GameCube Controller support is also available for Super Smash Bros. Ultimate. It requires the use of a USB Adapter in the same manner as Super Smash Bros. for Wii U. Nintendo is also selling a new adapter along with new Ultimate themed GameCube controllers. Unlike the Wii U, the Nintendo Switch recognizes the GameCube controller as a Nintendo Switch Pro Controller, and thus all games that support the Pro Controller unofficially support the GameCube controller by extension (rather than exclusively Super Smash Bros. series games). However, some games may not function well with the GameCube controller due to it lacking buttons other Switch-compatible controllers possess that may be required for gameplay purposes. Only a small number of games, such as Ultimate and the version of Super Mario Sunshine in Super Mario 3D All-Stars following an update, specifically detect it as a GameCube controller and map buttons accordingly.

In Brawl, For Wii U, and Ultimate, the buttons on the GameCube controller can be remapped in the Controls menu to perform other functions. Because the GameCube controller is recognized as a Pro Controller, it can technically have custom button mapping via the system's settings as of Nintendo Switch hardware version 10.0.0, further diversifying its customizability.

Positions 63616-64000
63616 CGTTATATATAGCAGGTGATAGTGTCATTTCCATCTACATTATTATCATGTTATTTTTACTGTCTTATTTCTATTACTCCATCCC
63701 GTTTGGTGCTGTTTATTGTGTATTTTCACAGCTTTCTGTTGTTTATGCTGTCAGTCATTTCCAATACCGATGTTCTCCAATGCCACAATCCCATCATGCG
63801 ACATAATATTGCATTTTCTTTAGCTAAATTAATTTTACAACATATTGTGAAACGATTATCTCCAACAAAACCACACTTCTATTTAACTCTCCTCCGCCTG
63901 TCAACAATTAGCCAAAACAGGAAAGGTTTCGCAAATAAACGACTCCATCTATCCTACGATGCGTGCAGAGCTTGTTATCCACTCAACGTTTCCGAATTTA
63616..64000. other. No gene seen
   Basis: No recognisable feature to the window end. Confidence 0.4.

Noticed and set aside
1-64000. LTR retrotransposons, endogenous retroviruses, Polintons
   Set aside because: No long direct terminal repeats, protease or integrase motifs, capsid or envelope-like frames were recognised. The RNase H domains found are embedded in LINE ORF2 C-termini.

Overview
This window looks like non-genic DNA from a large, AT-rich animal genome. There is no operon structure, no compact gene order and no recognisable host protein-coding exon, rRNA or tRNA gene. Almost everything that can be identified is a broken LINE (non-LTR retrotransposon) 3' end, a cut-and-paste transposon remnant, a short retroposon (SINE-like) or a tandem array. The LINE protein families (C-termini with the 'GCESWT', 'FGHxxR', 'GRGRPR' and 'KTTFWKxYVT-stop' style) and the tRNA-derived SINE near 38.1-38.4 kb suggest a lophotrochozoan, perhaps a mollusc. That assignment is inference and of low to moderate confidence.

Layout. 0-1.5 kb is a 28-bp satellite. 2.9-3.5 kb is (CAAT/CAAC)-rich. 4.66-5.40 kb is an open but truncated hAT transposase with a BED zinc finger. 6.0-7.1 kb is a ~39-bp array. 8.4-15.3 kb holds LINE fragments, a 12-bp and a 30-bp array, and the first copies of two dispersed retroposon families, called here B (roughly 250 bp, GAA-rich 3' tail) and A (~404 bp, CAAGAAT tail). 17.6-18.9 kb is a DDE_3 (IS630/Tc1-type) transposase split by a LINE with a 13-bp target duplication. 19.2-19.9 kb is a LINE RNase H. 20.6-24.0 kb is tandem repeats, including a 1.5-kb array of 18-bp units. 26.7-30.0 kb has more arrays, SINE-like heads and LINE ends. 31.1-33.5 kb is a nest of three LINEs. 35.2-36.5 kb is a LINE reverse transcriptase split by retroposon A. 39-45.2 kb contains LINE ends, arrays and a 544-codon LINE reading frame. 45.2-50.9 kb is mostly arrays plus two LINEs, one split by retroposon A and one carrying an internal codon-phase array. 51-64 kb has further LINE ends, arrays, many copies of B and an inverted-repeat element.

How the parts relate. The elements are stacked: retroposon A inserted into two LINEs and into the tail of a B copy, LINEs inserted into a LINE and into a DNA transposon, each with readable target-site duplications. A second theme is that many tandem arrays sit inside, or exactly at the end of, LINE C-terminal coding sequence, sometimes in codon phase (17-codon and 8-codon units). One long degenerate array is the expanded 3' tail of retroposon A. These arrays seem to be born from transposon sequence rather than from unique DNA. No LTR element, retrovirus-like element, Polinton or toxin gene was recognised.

In the case of the 3DS, it is impossible to natively use a GameCube controller. However, it is possible through modding, and can utilise a C-stick if used in this way, even on non-New 3DS.[1] If played in this way, controls can be mapped, albeit only through a 3DS lens.

Standard controls[edit]

Control Action
Control Stick Move
A Standard attacks
B Special moves
C-Stick Stick-smash
XY Jump
Z Grab
LR Shield
D-Pad Taunt (up-only in Melee)
Start-Pause Pause

Super Smash Bros. (Virtual Console)[edit]

Control N64 equivalent Action
Control Stick Control Stick Move
A A Standard attacks
B B Special moves
C-StickXY C Jump
Z R Grab
LR Z Shield
D-Pad L Taunt
Start-Pause Start Pause
Nothing D-Pad Move the menu cursor

Technical data[edit]

All buttons use rubber dome-switches, though L and R use a sliding potentiometer for analog control as well. Both analog sticks use potentiometers to measure the directional input.

Input lag[edit]